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Pedagogy of the Oppressed Paperback – 1992


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Product Details

  • Paperback
  • Publisher: Continuum (1992)
  • ASIN: B003XZQROM
  • Product Dimensions: 8.8 x 6.1 x 0.3 inches
  • Shipping Weight: 10.4 ounces
  • Average Customer Review: 4.4 out of 5 stars  See all reviews (33 customer reviews)
  • Amazon Best Sellers Rank: #3,319,708 in Books (See Top 100 in Books)

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Customer Reviews

Great book for organizers to read.
Braulio Gonzalez
In the early 1970's, Brazilian educator, Paulo Freire, visited Harvard and published an English translation of his best known work, Pedagogy of the Oppressed.
Sean Leckey
This is perhaps one of the best books every written.
Abrams

Most Helpful Customer Reviews

91 of 99 people found the following review helpful By Sean Leckey on August 4, 2000
Format: Paperback
KEY CONCEPTS:
* Important exploration of dialogue and the possibilities for liberatory practice.
* Freire provides a rationale for a pedagogy of the oppressed;
* introduces the highly influential notion of banking education;
* highlights the the contrasts between education forms that treat people as objects rather than subjects;
* explores education as cultural action.
In the early 1970's, Brazilian educator, Paulo Freire, visited Harvard and published an English translation of his best known work, Pedagogy of the Oppressed. His general critique of education presented an analysis which challenged the neutrality of the technological model dominant in American schools. He argued that any curriculum which ignores racism, sexism, the exploitation of workers, and other forms of oppression at the same time supports the status quo. It inhibits the expansion of consciousness and blocks creative and liberating social action for change.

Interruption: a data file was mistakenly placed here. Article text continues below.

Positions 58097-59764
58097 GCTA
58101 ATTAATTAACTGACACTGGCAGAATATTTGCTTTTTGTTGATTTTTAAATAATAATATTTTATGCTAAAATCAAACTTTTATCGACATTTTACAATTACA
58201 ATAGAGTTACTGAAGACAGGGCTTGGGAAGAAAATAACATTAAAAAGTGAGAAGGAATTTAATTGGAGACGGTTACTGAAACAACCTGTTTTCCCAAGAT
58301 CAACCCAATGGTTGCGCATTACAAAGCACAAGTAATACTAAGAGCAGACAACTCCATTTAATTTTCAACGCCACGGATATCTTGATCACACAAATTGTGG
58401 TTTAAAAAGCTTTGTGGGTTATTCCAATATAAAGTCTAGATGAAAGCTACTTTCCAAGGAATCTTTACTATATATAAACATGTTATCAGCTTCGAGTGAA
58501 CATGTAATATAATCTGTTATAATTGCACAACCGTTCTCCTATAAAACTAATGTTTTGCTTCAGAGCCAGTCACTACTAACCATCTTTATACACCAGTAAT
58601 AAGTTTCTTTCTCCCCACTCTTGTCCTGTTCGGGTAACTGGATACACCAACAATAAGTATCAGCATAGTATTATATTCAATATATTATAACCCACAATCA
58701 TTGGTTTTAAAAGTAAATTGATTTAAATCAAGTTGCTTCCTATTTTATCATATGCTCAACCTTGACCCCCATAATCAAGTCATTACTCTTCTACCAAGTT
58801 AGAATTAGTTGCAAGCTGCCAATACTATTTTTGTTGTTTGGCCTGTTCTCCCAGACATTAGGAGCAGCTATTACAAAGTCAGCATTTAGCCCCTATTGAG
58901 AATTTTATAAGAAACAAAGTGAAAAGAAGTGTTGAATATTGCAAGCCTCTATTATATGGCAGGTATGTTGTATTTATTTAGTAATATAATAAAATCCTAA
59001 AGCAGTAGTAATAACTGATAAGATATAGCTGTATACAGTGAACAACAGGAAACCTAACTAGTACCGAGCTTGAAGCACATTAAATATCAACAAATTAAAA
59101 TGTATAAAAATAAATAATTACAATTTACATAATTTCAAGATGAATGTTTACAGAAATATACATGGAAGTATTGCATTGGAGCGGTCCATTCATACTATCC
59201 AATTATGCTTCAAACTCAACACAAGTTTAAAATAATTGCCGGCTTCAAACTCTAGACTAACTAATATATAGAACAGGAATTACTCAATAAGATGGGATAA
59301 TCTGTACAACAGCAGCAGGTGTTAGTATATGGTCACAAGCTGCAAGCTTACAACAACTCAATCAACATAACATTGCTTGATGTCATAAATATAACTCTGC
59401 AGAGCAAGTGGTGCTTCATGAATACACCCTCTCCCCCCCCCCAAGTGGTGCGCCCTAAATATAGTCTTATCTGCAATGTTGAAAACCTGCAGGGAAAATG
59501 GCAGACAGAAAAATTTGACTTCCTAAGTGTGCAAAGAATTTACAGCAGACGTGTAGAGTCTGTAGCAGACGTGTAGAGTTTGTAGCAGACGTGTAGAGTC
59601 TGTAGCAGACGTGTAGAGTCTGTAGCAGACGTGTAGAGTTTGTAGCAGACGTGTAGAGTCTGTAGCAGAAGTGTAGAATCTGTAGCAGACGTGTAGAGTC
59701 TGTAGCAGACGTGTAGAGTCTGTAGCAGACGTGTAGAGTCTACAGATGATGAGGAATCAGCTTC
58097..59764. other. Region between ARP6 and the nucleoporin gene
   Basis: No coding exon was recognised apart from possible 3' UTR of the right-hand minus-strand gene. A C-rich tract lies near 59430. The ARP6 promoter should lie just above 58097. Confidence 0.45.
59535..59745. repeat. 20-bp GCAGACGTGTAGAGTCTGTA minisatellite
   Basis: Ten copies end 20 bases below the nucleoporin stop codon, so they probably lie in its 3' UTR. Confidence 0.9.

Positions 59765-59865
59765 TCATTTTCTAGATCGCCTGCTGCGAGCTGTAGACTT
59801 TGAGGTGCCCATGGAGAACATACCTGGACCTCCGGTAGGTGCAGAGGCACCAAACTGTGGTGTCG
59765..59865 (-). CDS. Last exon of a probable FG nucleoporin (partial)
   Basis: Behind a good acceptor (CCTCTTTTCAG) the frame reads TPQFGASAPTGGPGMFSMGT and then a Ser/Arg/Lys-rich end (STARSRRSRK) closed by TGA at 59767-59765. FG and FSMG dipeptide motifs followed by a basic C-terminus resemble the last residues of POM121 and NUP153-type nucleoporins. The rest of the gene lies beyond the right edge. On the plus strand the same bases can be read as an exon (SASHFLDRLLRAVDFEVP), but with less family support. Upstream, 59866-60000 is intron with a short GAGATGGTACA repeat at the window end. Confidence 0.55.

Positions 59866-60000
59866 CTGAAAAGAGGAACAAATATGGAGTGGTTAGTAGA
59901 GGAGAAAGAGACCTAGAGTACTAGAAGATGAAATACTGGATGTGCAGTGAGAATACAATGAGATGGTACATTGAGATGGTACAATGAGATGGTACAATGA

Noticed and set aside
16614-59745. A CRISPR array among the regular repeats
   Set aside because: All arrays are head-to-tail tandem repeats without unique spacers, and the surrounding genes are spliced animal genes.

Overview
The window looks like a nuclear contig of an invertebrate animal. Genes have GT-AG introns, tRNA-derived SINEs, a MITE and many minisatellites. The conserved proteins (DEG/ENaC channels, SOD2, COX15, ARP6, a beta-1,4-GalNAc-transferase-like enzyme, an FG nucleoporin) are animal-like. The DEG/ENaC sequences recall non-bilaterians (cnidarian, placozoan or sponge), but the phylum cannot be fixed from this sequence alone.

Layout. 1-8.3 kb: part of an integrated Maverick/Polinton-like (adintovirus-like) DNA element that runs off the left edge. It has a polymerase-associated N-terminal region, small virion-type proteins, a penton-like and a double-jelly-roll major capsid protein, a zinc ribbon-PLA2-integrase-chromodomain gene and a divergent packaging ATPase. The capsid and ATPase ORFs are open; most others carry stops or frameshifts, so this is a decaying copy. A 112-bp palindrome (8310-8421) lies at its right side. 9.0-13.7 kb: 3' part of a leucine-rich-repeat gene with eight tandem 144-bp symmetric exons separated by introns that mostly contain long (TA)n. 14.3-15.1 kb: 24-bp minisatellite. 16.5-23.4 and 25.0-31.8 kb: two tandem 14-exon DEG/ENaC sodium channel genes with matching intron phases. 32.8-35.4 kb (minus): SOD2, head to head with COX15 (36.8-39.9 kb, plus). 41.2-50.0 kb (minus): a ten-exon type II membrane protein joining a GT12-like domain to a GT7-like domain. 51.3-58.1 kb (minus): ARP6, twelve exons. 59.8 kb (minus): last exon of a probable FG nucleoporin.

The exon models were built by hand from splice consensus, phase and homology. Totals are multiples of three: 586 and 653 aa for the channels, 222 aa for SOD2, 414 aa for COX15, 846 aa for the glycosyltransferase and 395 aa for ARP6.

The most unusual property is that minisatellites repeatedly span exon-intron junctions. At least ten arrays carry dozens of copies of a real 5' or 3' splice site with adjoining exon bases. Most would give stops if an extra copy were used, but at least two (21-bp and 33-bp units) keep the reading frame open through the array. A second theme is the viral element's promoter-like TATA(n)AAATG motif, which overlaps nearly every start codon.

In Freire's view of education, learning to take control and achieving power are not individual objectives, as in a "boot strap" theory of empowerment. For poor and dispossessed people, strength is in numbers and social change is accomplished in unity. Power is shared, not the power of a few who improve themselves at the expense of others, but the power of the many who find strength and purpose in a common vision. Liberation achieved by individuals at the expense of others is an act of oppression. Personal freedom and the development of individuals can only occur in mutuality with others.
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155 of 178 people found the following review helpful By EriKa on January 30, 2000
Format: Paperback
What does knowledge contained within the "banking" form of education have to do with the reality of the oppressed? Freire's discussion of this concept brought to mind a passage in Robert Kaplan's book The Ends of The Earth in which he discusses a school in India where people were taught things pertinent to their lives, such as sustainable agriculture and literacy; things that help them shape their own reality and find their places within that reality (Freire, 75.) What is reality and who determines it? Freire argues that reality is an always changing, transitory process with dialogue and critical thinking at its heart. Reality is not motionless, static, compartmentalized or predictable. Teachers make it seem as though it is. In light of this, what is the appropriate education for the oppressed or for anyone?